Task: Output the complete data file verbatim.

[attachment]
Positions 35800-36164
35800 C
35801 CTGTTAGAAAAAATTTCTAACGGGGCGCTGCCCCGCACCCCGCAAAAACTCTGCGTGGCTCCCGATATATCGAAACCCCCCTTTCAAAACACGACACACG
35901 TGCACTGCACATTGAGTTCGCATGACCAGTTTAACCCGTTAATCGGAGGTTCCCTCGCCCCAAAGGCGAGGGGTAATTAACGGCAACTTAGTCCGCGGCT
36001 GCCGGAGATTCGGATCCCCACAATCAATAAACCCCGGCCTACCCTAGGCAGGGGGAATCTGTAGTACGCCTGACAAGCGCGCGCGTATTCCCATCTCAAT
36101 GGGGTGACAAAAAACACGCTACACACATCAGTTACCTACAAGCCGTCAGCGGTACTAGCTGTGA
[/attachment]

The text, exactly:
Positions 35800-36164
35800 C
35801 CTGTTAGAAAAAATTTCTAACGGGGCGCTGCCCCGCACCCCGCAAAAACTCTGCGTGGCTCCCGATATATCGAAACCCCCCTTTCAAAACACGACACACG
35901 TGCACTGCACATTGAGTTCGCATGACCAGTTTAACCCGTTAATCGGAGGTTCCCTCGCCCCAAAGGCGAGGGGTAATTAACGGCAACTTAGTCCGCGGCT
36001 GCCGGAGATTCGGATCCCCACAATCAATAAACCCCGGCCTACCCTAGGCAGGGGGAATCTGTAGTACGCCTGACAAGCGCGCGCGTATTCCCATCTCAAT
36101 GGGGTGACAAAAAACACGCTACACACATCAGTTACCTACAAGCCGTCAGCGGTACTAGCTGTGA